A man who murdered his partner on Christmas Eve leaving her three children without a mother has been denied parole - despite improving "significantly" behind bars.
Alexander Patrick Ryan was jailed for life in 2007 for the murder of Karen Cynthia Oakes.
The body of the 28-year-old mother-of-three was found by ambulance officers at her Ashurst Ave home, in the Hamilton suburb of Pukete, early on Christmas Eve in 2005.
Ryan was charged with murder and first appeared in court on Boxing Day that year.
At the time of her murder, Oakes was studying sports and exercise science at the Waikato Institute of Technology.
Her children were then aged 5, 3 and 5 months.
Ryan, Oakes' partner and the father of the children, initially denied a charge of murder but later pleaded guilty.
The court heard he was in a "pure, blind rage" after confronting Oakes following a night drinking in town.
When Oakes arrived home several hours after him, he beat and strangled her to death in the garage in a jealous fury.
At sentencing, the court heard from the Crown that Ryan punched Oakes in the mouth, puncturing her lip with her tooth and rendering her "senseless if not completely sense-less" before he strangled her.
Her children were sleeping nearby as she was murdered.
Ryan appeared before the Parole Board in May and the decision has been released to the public.
Ryan is now 50 and was known to authorities before the murder.
He had previous convictions for driving, unlawful possession of drugs and some violence - although Parole Board chairman Sir Ron Young said none were "especially serious" offences.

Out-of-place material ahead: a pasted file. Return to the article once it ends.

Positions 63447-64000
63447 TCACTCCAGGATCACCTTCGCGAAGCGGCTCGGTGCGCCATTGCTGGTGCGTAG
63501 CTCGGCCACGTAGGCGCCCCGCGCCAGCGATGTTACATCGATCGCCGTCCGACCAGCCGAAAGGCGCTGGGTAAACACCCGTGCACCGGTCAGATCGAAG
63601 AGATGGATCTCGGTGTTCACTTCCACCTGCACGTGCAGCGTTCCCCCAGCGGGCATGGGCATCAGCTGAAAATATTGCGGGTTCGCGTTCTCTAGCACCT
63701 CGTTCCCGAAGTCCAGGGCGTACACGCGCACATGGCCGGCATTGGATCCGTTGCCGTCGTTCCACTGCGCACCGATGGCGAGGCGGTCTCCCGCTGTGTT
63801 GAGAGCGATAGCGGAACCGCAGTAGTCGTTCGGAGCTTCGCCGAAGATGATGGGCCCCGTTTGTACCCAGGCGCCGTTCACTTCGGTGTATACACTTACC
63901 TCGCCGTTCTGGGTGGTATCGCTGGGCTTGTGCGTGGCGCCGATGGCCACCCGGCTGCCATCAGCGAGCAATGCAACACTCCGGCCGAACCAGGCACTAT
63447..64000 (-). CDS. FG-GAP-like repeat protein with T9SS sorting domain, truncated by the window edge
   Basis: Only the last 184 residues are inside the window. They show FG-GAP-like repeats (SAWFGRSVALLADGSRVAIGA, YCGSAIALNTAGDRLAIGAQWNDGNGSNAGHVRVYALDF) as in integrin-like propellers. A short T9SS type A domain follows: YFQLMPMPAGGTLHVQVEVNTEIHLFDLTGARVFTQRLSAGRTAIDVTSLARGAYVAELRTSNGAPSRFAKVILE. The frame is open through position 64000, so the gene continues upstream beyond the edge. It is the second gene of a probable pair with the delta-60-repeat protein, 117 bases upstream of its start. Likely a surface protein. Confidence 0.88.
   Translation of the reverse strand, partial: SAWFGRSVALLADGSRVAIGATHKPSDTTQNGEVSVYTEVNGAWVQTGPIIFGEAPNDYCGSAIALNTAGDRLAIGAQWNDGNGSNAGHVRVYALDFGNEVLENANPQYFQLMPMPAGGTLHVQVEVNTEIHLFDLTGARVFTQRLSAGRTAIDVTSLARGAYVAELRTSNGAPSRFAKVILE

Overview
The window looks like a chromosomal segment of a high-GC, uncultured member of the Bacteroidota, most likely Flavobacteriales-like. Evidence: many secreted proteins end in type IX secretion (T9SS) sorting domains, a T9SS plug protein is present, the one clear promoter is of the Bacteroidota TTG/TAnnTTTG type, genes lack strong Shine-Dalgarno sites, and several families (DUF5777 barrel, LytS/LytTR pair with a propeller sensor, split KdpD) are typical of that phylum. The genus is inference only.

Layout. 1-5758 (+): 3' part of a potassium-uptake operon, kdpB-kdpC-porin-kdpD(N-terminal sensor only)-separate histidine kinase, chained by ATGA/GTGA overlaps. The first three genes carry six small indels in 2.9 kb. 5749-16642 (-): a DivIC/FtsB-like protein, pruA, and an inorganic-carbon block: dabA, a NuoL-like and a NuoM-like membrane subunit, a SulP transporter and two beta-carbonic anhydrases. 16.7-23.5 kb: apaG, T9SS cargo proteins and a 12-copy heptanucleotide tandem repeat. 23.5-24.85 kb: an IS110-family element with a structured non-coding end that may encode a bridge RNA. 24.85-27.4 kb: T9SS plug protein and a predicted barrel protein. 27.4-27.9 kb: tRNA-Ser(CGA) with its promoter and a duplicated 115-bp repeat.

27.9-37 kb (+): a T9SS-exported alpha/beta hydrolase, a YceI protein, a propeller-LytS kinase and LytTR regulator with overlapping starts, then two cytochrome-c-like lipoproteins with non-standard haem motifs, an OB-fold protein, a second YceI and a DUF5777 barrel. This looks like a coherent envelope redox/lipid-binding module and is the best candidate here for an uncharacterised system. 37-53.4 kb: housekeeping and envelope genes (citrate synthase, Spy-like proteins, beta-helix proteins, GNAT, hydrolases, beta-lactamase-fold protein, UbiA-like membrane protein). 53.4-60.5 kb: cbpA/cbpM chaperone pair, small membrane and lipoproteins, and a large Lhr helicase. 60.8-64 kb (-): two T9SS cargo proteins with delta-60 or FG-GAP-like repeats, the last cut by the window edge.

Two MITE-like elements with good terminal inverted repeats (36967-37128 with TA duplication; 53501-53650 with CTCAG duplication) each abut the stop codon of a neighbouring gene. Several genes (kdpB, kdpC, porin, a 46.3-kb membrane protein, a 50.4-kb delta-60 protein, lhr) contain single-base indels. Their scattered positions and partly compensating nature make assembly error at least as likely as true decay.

"We saw him last in May 2018. At that stage, he had had a number of misconducts in prison," Young said.
"There was concern about his consumption of drugs and alcohol and its relevance to his offending."
When last seen by the board, Ryan had completed one rehabilitation programme and was part way through a second.
However, he still had some aggressive and violent conduct within prison.
Young said since then, Ryan's conduct in prison had "significantly improved".
"And no criticism is made of it during the last six to nine months," he said.
"Mr Ryan has done eight one-on-one sessions with a psychologist ... [he] spoke very highly of the work he had done.
"It seems to us that the issue of Mr Ryan's rehabilitation has been thoroughly discussed and considered and it is now felt that all of the rehabilitation necessary has been completed".
Young said Ryan's focus would now shift to reintegration.
"We noted in our last decision that Mr Ryan had been turned down for the more liberal regimes of self-care and work outside the wire," he said.
"For perfectly understandable reasons, he asked and we in turn asked Corrections for them to tell Mr Ryan why he had been rejected in his application to go to that more liberal reintegration regime.
"It seems to us only fair that Mr Ryan is told why he has not been approved so that he can address whatever inadequacies there may be in his application."
Young said the board considered Ryan to be a " very thoughtful man".
"And an obviously intelligent man," he said.
"He has already himself prepared what seems to be an excellent safety plan.
"We encourage Corrections, therefore to work with Mr Ryan on reintegration.
"In the meantime, he remains an undue risk."
Ryan will next appear before the Parole Board in April 2021.